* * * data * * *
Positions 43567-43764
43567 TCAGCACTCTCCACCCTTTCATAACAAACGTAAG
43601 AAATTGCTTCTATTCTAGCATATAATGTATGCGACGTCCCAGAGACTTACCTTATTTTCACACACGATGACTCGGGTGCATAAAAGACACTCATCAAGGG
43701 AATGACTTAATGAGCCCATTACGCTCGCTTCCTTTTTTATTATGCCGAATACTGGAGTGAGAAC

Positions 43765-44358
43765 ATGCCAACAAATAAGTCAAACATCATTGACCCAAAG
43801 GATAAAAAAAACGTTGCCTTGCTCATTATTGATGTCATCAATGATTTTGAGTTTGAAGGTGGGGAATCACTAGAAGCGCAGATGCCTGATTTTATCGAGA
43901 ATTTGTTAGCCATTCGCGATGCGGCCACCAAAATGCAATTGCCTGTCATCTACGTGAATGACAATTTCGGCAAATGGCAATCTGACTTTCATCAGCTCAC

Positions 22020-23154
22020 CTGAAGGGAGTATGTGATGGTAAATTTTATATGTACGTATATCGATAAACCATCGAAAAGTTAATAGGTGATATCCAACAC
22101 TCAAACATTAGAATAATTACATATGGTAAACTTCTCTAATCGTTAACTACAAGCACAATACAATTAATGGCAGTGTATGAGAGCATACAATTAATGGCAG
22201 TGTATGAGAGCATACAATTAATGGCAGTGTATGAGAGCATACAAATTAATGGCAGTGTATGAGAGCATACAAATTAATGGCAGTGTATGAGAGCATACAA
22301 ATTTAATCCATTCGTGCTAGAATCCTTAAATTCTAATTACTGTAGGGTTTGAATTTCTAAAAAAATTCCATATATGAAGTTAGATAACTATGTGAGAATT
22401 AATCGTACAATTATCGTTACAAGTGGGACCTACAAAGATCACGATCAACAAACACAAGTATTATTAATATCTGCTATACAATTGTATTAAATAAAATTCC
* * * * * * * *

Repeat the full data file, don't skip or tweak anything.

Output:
Positions 43567-43764
43567 TCAGCACTCTCCACCCTTTCATAACAAACGTAAG
43601 AAATTGCTTCTATTCTAGCATATAATGTATGCGACGTCCCAGAGACTTACCTTATTTTCACACACGATGACTCGGGTGCATAAAAGACACTCATCAAGGG
43701 AATGACTTAATGAGCCCATTACGCTCGCTTCCTTTTTTATTATGCCGAATACTGGAGTGAGAAC

Positions 43765-44358
43765 ATGCCAACAAATAAGTCAAACATCATTGACCCAAAG
43801 GATAAAAAAAACGTTGCCTTGCTCATTATTGATGTCATCAATGATTTTGAGTTTGAAGGTGGGGAATCACTAGAAGCGCAGATGCCTGATTTTATCGAGA
43901 ATTTGTTAGCCATTCGCGATGCGGCCACCAAAATGCAATTGCCTGTCATCTACGTGAATGACAATTTCGGCAAATGGCAATCTGACTTTCATCAGCTCAC

Positions 22020-23154
22020 CTGAAGGGAGTATGTGATGGTAAATTTTATATGTACGTATATCGATAAACCATCGAAAAGTTAATAGGTGATATCCAACAC
22101 TCAAACATTAGAATAATTACATATGGTAAACTTCTCTAATCGTTAACTACAAGCACAATACAATTAATGGCAGTGTATGAGAGCATACAATTAATGGCAG
22201 TGTATGAGAGCATACAATTAATGGCAGTGTATGAGAGCATACAAATTAATGGCAGTGTATGAGAGCATACAAATTAATGGCAGTGTATGAGAGCATACAA
22301 ATTTAATCCATTCGTGCTAGAATCCTTAAATTCTAATTACTGTAGGGTTTGAATTTCTAAAAAAATTCCATATATGAAGTTAGATAACTATGTGAGAATT
22401 AATCGTACAATTATCGTTACAAGTGGGACCTACAAAGATCACGATCAACAAACACAAGTATTATTAATATCTGCTATACAATTGTATTAAATAAAATTCC